| Home > 1994 Unified Agenda > ua14no94 DEPARTMENT OF THE TREASURY (TREAS)...
ua14no94 DEPARTMENT OF THE TREASURY (TREAS)...
U.S. Coast Guard 2100 Second Street SW. Washington, DC 20593-0001 202 267-6230 RIN: 2115-AE87 _______________________________________________________________________ DOT--USCG 120. <bullet> +TANK VESSEL RESPONSE PLANS FOR HAZARDOUS SUBSTANCES (94- 032) Legal Authority: 33 USC 1321(j) CFR Citation: 33 CFR 155 Legal Deadline: None Abstract: This project would implement provisions of the Oil Pollution Act of 1990 that require an owner or operator of a tank vessel carrying bulk hazardous substances to develop and operate in accordance with an approved response plan. The regulations would apply to vessels operating on the navigable waters or within the Exclusive Economic Zone (EEZ) of the U.S. that carry bulk hazardous substances regulated under 46 CFR Subchapters D and O. A separate rulemaking under RIN 2115-AE87 would address hazardous substances response plan requirements for marine transportation-related facilities. This action is considered significant because of substantial public interest. Statement of Need: This rulemaking is intended to reduce the impact from hazardous substance spills from vessels. Summary of the Legal Basis: Section 4202(a) of the Oil Pollution Act of 1990 (OPA 90), codified at 33 USC 1321(j)(5), mandates that the President issue regulations requiring the preparation of oil and hazardous substance discharge response plans. Although 4202(b)(4) of OPA 90 established an implementation schedule for these response plans for oil, it did not establish a deadline for submission or approval of hazardous substances response plans. The Coast Guard has issued separate interim rules governing response plan requirements for vessels carrying oil in bulk as cargo and facilities that handle, store, or transport oil in bulk. Under section 1321, ``hazardous substances'' are designated by the Administrator of the Environmental Protection Agency. The Administrator has designated 297 chemicals as hazardous substances under this section. However, the Coast Guard has identified only 83 hazardous substances currently transferred in bulk by marine transportation- related facilities. Alternatives: The Coast Guard intends to determine what types of response strategies would be required to address spills of different types of hazardous substances. For some substances, containment and recovery may be the appropriate response. However, some spilled substances may not be recoverable from the water and other actions may be necessary. Plans would be required, by statute, to address responses to a ``worst case discharge.'' For vessels, a ``worst case discharge'' is ``a discharge in adverse weather conditions of its entire cargo.'' The Coast Guard is considering requirements for response plans for less than ``worst case discharges,'' similar to the requirements adopted in the vessel and facility response plans rules for oil discharges. Additionally, as in the vessel and facility response plans for oil discharges, owners or operators are required by statute to maintain contracts or other acceptable arrangements with spill response organizations. Anticipated Costs and Benefits: The potential costs of this rulemaking may include the costs of developing and implementing a hazardous substance response plan, maintaining contracts with spill-response organizations, reviewing and updating hazardous substance response plans, maintaining any required equipment, and training and exercising response personnel. Potential benefits include enhanced environmental quality from improved ability to respond to, contain, and recover spilled hazardous substances and a reduction in the severity of the impact of accidental hazardous substance discharges. The Coast Guard does not yet have sufficient information to estimate the potential monetary costs and benefits of this rule. A key element in developing effective regulations for hazardous substance response plans will be the development of an approach for addressing different types of hazardous substances. Risks: Response plans are required by statute. A response plan will not prevent a discharge of a hazardous substance, but it may improve the response and, in certain cases, help to minimize personal injury and damage to the environment. This rule should not affect the economic viability of vessels involved in transferring hazardous substances in bulk, or have a significant impact on the volume of hazardous substances shipped by vessel. Most vessels carrying hazardous substances in bulk have developed plans, but there have not been requirements for standardization. Timetable: _______________________________________________________________________ Action DFR Cite _______________________________________________________________________ ANPRM 12/00/94 Small Entities Affected: Undetermined Government Levels Affected: None Analysis: Regulatory Evaluation Agency Contact: Marcia Landman Project Manager G-MS Department of Transportation U.S. Coast Guard 2100 Second Street SW. Washington, DC 20593-0001 202 267-6770 RIN: 2115-AE88 _______________________________________________________________________ DOT--USCG ___________________________________________________________ PROPOSED RULE STAGE ___________________________________________________________ 121. +STRUCTURAL AND OPERATIONAL MEASURES TO REDUCE OIL SPILLS FROM EXISTING TANK VESSELS WITHOUT DOUBLE HULLS (91-045) Legal Authority: 46 USC 3703; PL 101-380 CFR Citation: 33 CFR 157 Legal Deadline: Final, Statutory, August 26, 1991. Abstract: This rulemaking will address the interim measures existing vessels must take to provide substantial protection to the environment. The interim measures will apply to existing vessels until the vessel must comply with the double-hull regulations. No tank vessel without a double hull may operate after January 15, 2015. Interim measures are to include structural and operational standards to provide substantial protection to the environment that are economically and technologically feasible. This rulemaking is considered significant due to substantial public interest and environmental impact. Statement of Need: This rulemaking is intended to reduce the likelihood of, and impact from, oil spills from existing tank vessels. Summary of the Legal Basis: Section 4115(b) of OPA 90, codified at 46 USC 3703a, mandates that the Secretary of Transportation ``... issue a final rule to require that tank vessels over 5,000 gross tons ... comply until January 1, 2015, with structural and operational requirements that the Secretary determines will provide as substantial protection to the environment as is economically and technologically feasible.'' Alternatives: In 1989, the Coast Guard commissioned the National Academy of Sciences to conduct a study of alternative tank vessel designs. The study addressed the feasibility and ramifications of implementing various design options. An advance notice of proposed rulemaking (ANPRM) was published on November 1, 1991, and solicited comments on a number of possible structural and operational measures. Comments were specifically solicited on the number of vessels affected, technical feasibility, and costs of various measures. Based on comments received and the Coast Guard's own analysis, the range of possible alternatives was narrowed. Remaining options included protectively located noncargo tanks (PL/Spaces), emergency rapid transfer systems, emergency rescue systems, underpressure systems, and hydrostatically balanced loading (HBL). Following publication of a notice of proposed rulemaking (NPRM) on October 22, 1993, the Coast Guard conducted a public meeting and received additional comments. Several comments expressed concern over the effectiveness of some of the proposed structural and operational measures, such as protectively located spaces and hydrostatic balance loading. Therefore, the Coast Guard is considering a three-prong approach. A partial final rule addressed emergency lightering equipment and prearrival notification requirements. Future rulemakings will address the other structural measures and solicit additional comments. Anticipated Costs and Benefits: The costs of the proposed rule will depend on what combination of alternatives is eventually selected. Costs may range from approximately $50,000 to create PL/Spaces on a small, pre-MARPOL ship to approximately $25 million to add a double bottom to a very large crude carrier. Lost cargo capacity may also impose substantial costs for certain alternatives, especially HBL, double sides, and double bottoms. The principal benefit of the proposed rule will be a potential reduction in oil spillage into U.S. waters. This should result in reduced cleanup costs and natural resource damages. The proposed regulation would provide environmental benefits during the period of time that single-hull vessels remain in service. Risks: The effectiveness of this rulemaking will depend on the combination of alternatives selected. Timetable: _______________________________________________________________________ Action DFR Cite _______________________________________________________________________ ANPRM 56 FR 56284 11/01/91 ANPRM Comment Period End 12/31/91 ANPRM Comment Pe57 FR 1243ded to 01/30/92 01/13/92 NPRM 58 FR 54870 10/22/93 NPRM Correction 58 FR 61143 11/19/93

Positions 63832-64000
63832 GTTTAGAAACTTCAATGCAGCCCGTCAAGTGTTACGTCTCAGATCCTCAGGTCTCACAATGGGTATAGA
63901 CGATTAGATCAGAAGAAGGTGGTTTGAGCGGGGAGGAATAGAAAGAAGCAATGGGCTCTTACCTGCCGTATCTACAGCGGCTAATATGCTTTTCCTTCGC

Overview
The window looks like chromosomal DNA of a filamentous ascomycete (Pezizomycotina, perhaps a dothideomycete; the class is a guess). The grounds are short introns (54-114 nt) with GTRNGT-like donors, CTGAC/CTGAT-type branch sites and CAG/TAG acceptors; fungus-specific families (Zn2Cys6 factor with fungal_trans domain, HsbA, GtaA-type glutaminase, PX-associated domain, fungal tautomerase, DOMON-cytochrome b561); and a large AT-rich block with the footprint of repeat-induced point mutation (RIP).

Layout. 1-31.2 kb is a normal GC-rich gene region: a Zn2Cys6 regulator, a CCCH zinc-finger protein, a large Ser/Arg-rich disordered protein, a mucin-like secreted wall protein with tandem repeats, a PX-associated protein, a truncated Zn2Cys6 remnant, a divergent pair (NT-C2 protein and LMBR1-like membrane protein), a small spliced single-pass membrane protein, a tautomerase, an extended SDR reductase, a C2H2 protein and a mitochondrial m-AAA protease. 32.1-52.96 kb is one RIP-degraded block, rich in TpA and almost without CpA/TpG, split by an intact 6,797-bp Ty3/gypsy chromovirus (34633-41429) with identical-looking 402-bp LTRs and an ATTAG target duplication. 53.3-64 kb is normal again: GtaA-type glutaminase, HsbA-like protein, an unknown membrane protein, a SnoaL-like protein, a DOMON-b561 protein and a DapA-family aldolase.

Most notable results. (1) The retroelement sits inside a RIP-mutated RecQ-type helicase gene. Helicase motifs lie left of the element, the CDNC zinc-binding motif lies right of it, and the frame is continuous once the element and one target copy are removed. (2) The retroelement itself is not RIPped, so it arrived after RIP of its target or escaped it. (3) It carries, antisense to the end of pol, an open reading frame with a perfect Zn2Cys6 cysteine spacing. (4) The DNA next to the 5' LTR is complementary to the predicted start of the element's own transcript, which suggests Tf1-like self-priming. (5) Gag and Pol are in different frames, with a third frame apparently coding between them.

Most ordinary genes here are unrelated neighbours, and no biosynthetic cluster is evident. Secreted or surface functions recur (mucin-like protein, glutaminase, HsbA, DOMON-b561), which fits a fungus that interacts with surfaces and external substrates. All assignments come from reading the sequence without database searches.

Other Popular 1994 Unified Agenda Documents:
|GovRecords.org presents information on various agencies of the United States Government. Even though all information is believed to be credible and accurate, no guarantees are made on the complete accuracy of our government records archive. Care should be taken to verify the information presented by responsible parties. Please see our reference page for congressional, presidential, and judicial branch contact information. GovRecords.org values visitor privacy. Please see the privacy page for more information.|
Supreme Court Decisions
104th Congressional Documents
105th Congressional Documents
106th Congressional Documents
107th Congressional Documents
108th Congressional Documents
1994 Presidential Documents